Sharks as big as buses return to California coast after 30 years away, experts say

National Oceanic and Atmospheric Administration

It’s probably a good thing these sharks don’t have many teeth.

Basking sharks, which can reach up to 33 feet in length — about the size of a small bus — may be making a comeback off the California coast after a 30-year absence, The Ventura County Star reports.

“It was a very special thing,” said Skip Rutzick with The Duchess Yacht Charter Service in Marina del Rey, on two recent basking shark sightings, The Argonaut reported.

“I’ve been on the ocean 1,000 times in the last five years and I’ve seen many whales, I couldn’t tell you how many thousands of dolphins, and the very rare ocean sunfish the Mola mola — but to see a basking shark was very special,” Rutzick said, according to the publication.

The sightings are part of a rash of recent encounters with the slow-moving sharks off Santa Monica and Ventura, The Ventura County Star reported.

“It has really been 30 years since we’ve seen them in any numbers,” said Christopher Lowe, director of the Shark Lab at CSU Long Beach, according to the publication.

While hundreds or even thousands of basking sharks once munched (actually, filtered) plankton off California, their numbers plummeted in the 1960s, The Ventura County Star reported.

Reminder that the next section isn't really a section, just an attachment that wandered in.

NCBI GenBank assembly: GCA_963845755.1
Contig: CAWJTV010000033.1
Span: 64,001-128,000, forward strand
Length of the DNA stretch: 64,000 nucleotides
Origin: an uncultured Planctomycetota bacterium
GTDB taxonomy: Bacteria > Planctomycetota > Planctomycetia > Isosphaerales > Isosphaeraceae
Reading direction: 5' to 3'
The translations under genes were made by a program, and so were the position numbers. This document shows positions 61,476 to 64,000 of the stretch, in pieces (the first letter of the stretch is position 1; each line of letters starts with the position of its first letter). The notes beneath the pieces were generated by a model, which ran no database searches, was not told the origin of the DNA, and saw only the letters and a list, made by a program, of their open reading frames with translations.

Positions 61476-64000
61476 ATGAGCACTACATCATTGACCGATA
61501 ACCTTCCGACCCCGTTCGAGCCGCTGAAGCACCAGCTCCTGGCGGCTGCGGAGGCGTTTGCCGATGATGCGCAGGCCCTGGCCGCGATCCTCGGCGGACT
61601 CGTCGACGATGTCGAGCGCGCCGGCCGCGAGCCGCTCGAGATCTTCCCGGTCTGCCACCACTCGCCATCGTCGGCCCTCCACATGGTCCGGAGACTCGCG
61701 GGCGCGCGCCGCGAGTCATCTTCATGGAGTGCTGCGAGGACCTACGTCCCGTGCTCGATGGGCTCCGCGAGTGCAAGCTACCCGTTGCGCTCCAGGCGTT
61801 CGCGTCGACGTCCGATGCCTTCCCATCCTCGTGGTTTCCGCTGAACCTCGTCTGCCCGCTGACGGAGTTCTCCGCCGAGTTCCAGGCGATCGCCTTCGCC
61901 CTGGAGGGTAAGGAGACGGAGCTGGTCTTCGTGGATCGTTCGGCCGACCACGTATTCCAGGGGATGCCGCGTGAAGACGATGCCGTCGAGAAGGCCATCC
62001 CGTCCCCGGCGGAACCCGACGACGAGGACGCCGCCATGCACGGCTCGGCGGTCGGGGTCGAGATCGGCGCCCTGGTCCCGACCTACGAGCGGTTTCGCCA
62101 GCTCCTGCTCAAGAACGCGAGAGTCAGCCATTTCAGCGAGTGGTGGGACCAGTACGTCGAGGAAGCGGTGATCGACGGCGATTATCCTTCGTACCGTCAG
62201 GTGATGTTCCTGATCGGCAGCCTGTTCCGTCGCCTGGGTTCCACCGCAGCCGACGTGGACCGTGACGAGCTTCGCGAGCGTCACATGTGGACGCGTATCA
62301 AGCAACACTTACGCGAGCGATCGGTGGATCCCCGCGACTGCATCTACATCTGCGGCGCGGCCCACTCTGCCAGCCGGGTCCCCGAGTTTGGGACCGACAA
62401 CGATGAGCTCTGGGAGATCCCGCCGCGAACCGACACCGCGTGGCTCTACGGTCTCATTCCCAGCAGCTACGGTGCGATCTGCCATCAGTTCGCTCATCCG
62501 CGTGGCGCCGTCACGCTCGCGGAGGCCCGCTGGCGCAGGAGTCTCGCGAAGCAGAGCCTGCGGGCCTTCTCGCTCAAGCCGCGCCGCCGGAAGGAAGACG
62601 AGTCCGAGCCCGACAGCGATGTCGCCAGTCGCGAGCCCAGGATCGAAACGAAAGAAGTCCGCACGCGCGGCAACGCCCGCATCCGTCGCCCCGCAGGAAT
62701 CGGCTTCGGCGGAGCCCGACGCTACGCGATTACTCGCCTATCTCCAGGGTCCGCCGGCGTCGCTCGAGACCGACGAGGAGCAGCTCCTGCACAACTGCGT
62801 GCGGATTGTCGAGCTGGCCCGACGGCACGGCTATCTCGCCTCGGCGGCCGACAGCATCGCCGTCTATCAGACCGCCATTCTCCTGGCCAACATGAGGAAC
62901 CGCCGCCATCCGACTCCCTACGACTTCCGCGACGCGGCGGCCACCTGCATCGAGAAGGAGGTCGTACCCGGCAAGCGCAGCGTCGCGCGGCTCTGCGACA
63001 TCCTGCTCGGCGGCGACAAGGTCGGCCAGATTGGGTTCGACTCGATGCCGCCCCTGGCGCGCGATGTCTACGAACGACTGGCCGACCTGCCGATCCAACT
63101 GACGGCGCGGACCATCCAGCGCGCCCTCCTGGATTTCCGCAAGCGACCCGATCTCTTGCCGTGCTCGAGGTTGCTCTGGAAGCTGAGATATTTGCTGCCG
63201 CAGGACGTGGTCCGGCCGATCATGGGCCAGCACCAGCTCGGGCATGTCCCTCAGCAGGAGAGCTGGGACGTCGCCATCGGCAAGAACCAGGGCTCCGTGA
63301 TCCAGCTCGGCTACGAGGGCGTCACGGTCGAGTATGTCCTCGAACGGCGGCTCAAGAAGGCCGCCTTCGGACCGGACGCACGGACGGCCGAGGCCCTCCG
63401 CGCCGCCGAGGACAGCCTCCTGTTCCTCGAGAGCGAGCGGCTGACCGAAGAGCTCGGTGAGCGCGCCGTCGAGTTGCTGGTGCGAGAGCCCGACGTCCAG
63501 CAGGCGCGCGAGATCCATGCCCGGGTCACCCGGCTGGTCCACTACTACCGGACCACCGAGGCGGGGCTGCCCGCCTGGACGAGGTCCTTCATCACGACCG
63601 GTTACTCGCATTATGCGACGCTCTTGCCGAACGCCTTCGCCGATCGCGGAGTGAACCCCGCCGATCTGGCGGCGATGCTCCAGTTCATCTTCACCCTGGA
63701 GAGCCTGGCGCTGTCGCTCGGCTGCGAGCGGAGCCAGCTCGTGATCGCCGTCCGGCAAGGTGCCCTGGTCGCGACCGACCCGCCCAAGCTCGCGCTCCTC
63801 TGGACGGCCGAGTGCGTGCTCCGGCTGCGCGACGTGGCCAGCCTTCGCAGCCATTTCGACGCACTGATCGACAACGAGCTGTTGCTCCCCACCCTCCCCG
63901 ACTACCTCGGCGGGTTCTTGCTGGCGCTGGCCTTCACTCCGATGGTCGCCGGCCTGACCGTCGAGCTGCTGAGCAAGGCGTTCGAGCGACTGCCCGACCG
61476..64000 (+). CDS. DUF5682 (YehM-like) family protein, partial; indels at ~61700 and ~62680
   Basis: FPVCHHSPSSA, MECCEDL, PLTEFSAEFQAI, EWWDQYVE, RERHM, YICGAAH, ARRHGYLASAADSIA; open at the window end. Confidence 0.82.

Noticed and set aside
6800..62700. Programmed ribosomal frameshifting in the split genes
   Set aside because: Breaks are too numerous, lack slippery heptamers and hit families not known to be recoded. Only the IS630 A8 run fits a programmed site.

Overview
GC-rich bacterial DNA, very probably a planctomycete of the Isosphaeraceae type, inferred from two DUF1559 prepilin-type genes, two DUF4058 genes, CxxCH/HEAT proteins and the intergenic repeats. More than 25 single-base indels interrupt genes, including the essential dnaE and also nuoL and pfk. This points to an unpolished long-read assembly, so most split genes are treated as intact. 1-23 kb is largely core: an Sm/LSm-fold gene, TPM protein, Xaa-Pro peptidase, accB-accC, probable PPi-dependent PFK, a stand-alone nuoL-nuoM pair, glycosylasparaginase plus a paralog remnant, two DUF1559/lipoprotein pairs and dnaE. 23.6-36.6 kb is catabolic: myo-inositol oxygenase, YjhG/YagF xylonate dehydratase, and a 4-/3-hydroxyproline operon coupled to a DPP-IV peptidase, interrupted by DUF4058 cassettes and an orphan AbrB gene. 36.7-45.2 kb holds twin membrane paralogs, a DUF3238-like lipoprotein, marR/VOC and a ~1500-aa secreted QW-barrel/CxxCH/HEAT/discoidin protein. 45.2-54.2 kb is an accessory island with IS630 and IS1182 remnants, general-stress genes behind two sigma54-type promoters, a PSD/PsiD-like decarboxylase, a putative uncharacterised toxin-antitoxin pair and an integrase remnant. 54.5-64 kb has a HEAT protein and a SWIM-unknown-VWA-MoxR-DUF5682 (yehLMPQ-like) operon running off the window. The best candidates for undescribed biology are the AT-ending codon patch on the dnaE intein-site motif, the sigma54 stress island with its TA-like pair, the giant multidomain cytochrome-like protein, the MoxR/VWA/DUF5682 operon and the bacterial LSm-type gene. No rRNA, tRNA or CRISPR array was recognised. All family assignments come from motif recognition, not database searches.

The sharks were listed as a “species of concern” in the eastern North Pacific in 2010, the National Oceanic and Atmospheric Administration reported.

A boating company ferrying visitors to Channel Islands National Park says it has seen up to 20 basking sharks at a time on recent trips, The Ventura County Star reported.

“I hope it’s a sign of comeback,” said Heidi Dewar, a NOAA fisheries research biologist. “But given the variability in sightings, I think we have to wait a few more years before we can say that with confidence.”

Basking sharks, whose scientific name is Cetorhinus maximus, are the second-largest species of shark after whale sharks, Sharks World reported.

The sharks feed mostly by swimming around with their mouths agape, catching plankton in their enormous gills, according to the publication. They’re well-suited to this strategy since basking sharks can open their mouths nearly 3 feet wide.

While basking sharks do have a few small, hooked teeth, the slow-swimming giants are considered harmless by most divers, Sharks World reported.

But not much is actually known about basking sharks, according to the publication.

Basking sharks declined because they were targeted by U.S. fisheries for fish meal and oil, and by Canadian fishermen who blamed the sharks for interfering with salmon fishing, the NOAA reported. Low reproductive rates are hindering a comeback despite legal protections.

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Don Sweeney has been a newspaper reporter and editor in California for more than 25 years. He has been a real-time reporter based at The Sacramento Bee since 2016.